The end of thermal cars in 2035, a front-line deal for the European Union

[ad_1]

While the European Union members had to agree on the end of the thermal car in 2035, the discussions between different countries on the night of 28-29 June were tumultuous. These tensions are symptomatic of many questions regarding the feasibility of this project and thus led to an appearance agreement with many conditions.

This deal maintains the core purpose, but there are exceptions that complicate things a bit.

Europe reached an agreement at midnight to ban the sale of so-called thermal cars by 2035. However, everything was not easy. European ministers would ban the sale of all new cars with internal combustion engines in a little over 10 years. But Europeans are actually so divided on the issue that they have finally reached a binding front agreement. This deal maintains the core purpose, but there are exceptions that complicate things a bit. For example, sports car manufacturers will be able to continue selling gasoline engines for another 5 years. It’s called a Ferrari change. The Germans have also imposed that we keep the door open to gasoline if we manage to develop new less polluting synthetic fuels by 2035. Therefore, it is a prohibition with many conditions.

Also read

It’s hard to come to a consensus because this thread shows all the difference between the truth of speaking, goodwill, and practice. On paper, everyone is in favor of the fight against global warming. But everything gets more complicated when you have to reach the goal and move on to the solutions to get there. While banning the sale of new gasoline-powered cars by 2035 sounds great on paper, it brings with it many problems in real life. What will be the economic impact for those who produce cars or parts for gasoline engines? What will be the impact on our European producers? There are also many unanswered questions. Are we sure we’ll have enough batteries whose manufacture won’t be too polluting? Can we guarantee that there are enough charging stations and that the price of electric vehicles will decrease? Is it good for the planet to force us to buy new cars and trash cars that still work because they’re not electric? When you have to commit, you realize it’s complicated. Thus, discussions become stifled or create tension.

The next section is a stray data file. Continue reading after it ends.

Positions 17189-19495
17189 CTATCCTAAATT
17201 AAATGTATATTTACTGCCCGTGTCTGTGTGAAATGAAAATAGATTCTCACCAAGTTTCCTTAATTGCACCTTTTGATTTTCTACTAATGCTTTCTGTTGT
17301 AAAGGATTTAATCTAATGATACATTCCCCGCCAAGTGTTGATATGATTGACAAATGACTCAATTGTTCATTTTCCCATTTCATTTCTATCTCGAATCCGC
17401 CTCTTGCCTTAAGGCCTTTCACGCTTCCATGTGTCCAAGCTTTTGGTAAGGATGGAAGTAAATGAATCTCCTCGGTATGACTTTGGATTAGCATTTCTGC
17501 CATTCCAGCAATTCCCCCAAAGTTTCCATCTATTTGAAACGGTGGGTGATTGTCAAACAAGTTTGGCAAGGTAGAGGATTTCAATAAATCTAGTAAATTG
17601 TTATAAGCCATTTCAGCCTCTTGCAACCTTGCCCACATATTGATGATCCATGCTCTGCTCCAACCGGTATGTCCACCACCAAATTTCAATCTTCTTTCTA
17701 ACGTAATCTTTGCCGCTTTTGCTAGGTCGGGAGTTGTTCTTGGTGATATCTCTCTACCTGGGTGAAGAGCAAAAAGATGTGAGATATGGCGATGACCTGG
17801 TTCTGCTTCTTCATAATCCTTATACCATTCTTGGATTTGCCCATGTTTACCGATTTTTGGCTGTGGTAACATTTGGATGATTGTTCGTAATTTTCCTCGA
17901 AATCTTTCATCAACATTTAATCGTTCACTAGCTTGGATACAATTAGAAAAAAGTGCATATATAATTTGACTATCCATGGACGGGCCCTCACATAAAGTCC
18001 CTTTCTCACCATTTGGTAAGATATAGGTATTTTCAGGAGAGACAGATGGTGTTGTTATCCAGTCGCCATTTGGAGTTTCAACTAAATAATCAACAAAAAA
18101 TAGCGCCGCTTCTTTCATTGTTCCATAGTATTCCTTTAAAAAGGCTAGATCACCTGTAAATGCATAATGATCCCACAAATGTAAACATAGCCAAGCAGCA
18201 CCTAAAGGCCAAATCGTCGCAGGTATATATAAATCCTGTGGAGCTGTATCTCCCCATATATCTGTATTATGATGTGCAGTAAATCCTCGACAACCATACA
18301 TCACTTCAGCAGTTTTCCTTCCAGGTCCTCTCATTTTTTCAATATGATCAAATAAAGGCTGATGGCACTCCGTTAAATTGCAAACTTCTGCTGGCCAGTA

What will be the economic impact for those who produce cars or parts for gasoline engines?

We could have done differently. The truth is that if we don’t put pressure on companies, create regulatory tension, and there’s no form of coercion, companies will want to take their time, even if their goal is not to pollute us. If we want things to move, we must create constraints that force us to act. But if we force them to act on ideology, forget to bring facts and figures, and don’t objectify the discussion, we inevitably create tension. We’ve taken this issue back a bit. We started by banning the sale of thermal cars in 2035 and only then wondered if it was realistic. Because it really doesn’t, it’s hard to agree.

David Barroux

DFind Economical Decryption